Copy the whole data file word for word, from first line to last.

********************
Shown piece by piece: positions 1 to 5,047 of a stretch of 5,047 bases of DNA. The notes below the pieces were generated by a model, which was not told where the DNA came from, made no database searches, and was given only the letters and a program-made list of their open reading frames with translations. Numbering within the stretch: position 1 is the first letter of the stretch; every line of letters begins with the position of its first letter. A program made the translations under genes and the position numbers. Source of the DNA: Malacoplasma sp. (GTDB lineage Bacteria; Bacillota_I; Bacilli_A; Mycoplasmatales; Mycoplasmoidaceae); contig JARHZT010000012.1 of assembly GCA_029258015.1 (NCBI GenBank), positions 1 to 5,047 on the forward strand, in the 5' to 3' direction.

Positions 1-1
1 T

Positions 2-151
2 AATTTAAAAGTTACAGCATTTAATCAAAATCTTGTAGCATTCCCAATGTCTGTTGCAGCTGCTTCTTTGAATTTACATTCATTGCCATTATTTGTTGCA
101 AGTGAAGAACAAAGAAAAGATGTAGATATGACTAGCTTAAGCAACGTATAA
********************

Shown piece by piece: positions 1 to 5,047 of a stretch of 5,047 bases of DNA. The notes below the pieces were generated by a model, which was not told where the DNA came from, made no database searches, and was given only the letters and a program-made list of their open reading frames with translations. Numbering within the stretch: position 1 is the first letter of the stretch; every line of letters begins with the position of its first letter. A program made the translations under genes and the position numbers. Source of the DNA: Malacoplasma sp. (GTDB lineage Bacteria; Bacillota_I; Bacilli_A; Mycoplasmatales; Mycoplasmoidaceae); contig JARHZT010000012.1 of assembly GCA_029258015.1 (NCBI GenBank), positions 1 to 5,047 on the forward strand, in the 5' to 3' direction.

Positions 1-1
1 T

Positions 2-151
2 AATTTAAAAGTTACAGCATTTAATCAAAATCTTGTAGCATTCCCAATGTCTGTTGCAGCTGCTTCTTTGAATTTACATTCATTGCCATTATTTGTTGCA
101 AGTGAAGAACAAAGAAAAGATGTAGATATGACTAGCTTAAGCAACGTATAA